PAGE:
Mission High School football head coach Greg Hill was looking toward the American flag when, out of the corner of his eye, he caught a glimpse of his varsity football team. The players had dropped to one knee as the announcer at Redwood High School’s stadium directed the crowd to stand and face the flag as the national anthem sounded.
“At that moment it was powerful just to see that,” said Hill of the September 10 game.
The team’s resistance to the American sports tradition was a clear continuation of the anti-police brutality statement that started with 49ers Quarterback Colin Kaepernick last month and has since inspired professional and rookie athletes nationwide to follow suit.
Students on Mission High’s team say that Kaepernick and their personal experiences with police inspired their decision.
The players said that the team’s athletic activism was initiated by 17-year-old captain and quarterback Niamey Harris.
Harris said that his community, the Bayview, has suffered at the hands of police and pointed to a December 2015 police shooting that claimed the life of another Bayview resident, Mario Woods. Woods was armed with a knife when he was shot some 20 times by police officers – a video recording of the shooting sparked citywide protests against police brutality.
“Mario Woods was personal,” said Harris. “It hurts everyone who’s around. It feels unsafe to be around cops.”
Harris said that that he wasn’t sure what would happen once his team got onto the field. “I took a knee. I turned around and everyone was taking a knee with me,” he said. “I thought it was an unbelievable moment. I felt powerful. “
Junior Marvin Pusung-Zita, the football team’s defensive end, said that Kaepernick had been a strong influence in making his decision to kneel.
“For an athlete with his position, with so much attention, [what he did] was amazing. I thought it was about time that athletes spoke about social issues,” he said.
Kaepernick first refused to stand for the national anthem during a preseason game on August 26 and has continued to sit or kneel at every 49ers game since. The NFL star said he is protesting police brutality and racial injustices.
Moments before Mission High’s players joined the ranks of many others who have shown public support for Kaepernick, a few had discussed their intentions of aligning with the social protest.
“There were a couple of people in the bus talking about it,” said sophomore and offensive guard Brindan Shepard, adding that he initially “wasn’t part of the conversation,” but supported his teammates nonetheless when the moment came. “We got to the game and then they played the national anthem – then, we all just took a knee.”
Since then, all but one of the players have continued to kneel with Kaepernick, repeating the action at a game at San Mateo High School less than a week later.
Senior Duncan Lau, the team’s kicker, said he chose to remain standing out of respect for his grandfather, a World War II veteran. “He sacrificed a lot for that flag and he lived for it. I couldn’t disrespect his memory for that.”
Instead, at the San Mateo game, Lau stood tall with his right arm raised and hand balled into a fist as a sign of solidarity for both his grandfather’s legacy and for his team’s resistance against oppression.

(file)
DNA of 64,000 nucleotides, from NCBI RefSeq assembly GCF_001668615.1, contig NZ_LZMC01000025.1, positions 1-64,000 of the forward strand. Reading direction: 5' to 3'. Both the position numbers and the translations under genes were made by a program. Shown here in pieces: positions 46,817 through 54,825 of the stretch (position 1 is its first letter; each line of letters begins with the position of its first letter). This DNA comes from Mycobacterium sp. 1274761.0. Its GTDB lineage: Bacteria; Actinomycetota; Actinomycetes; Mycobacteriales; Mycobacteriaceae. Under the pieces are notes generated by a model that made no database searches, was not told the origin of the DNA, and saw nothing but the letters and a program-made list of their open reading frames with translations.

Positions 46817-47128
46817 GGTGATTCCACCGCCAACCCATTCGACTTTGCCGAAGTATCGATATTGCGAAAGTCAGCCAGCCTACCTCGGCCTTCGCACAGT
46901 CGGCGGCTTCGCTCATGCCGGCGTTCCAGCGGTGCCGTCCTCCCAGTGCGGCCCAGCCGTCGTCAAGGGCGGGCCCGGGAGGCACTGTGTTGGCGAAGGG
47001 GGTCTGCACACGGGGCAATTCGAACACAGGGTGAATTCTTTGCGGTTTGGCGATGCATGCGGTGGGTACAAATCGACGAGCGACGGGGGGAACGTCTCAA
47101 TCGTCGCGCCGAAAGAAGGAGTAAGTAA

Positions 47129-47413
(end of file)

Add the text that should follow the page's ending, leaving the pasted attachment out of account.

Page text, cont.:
“I think the flag represents everything about America, whether it be the injustices or the justices – everything that people are fighting for,” he said. “I want to fight for both sides.”
Some of Lau’s teammates said that they have experienced racial injustices first hand.
“About three months ago I was walking with my godbrother downtown. This policeman randomly asked to check me to see if I had marijuana or a weapon on me,” said junior Cheeko Wells, the team’s running back.
Wells, who is Black, said that he has been affected by recent police shootings both nationally and locally, and that Kaepernick inspired him to finally speak out.
“A lot of people think that this is not a good subject to talk about. A lot of people are scared to speak up – me and my team, we are not,” said Wells. “We feel like there is no ‘justice for all.’ Until we see a change in that, we are going to keep on taking a knee.”
The team’s coach, Hill, said he remained standing, but “not necessarily for the anthem,” he said. “I wanted to stand being proud of these young men and represent them and what they are doing.”
“The national anthem and the pledge of allegiance is something that is symbolic to America, it’s something that is done in schools daily,” Hill added. “To take a knee is something that is starting to move across the country as a symbol of change.”
The players said that aside from a few “negative comments online,” responses to their action from their classmates, parents and community have been generally positive.
“They are all very supportive, especially my history and English teachers – They actually gave me extra credit for that,” said Wells.
“At Mission High for many years we’ve really thought about and supported anti-racist teaching, equity and social justice,” said Eric Guthertz, the school’s principal. “To see the students taking both what they’ve learned in their own lives but also in the classroom and playing it out in action is a beautiful thing.”
Harris said that his team plans to continue kneeling for justice with the goal of impacting their immediate community.
“I want to start with San Francisco. [I want to see] people coming together and not fighting against each other,” he said. “People being able to talk to the police officers and stuff – I want to make everyone unite.”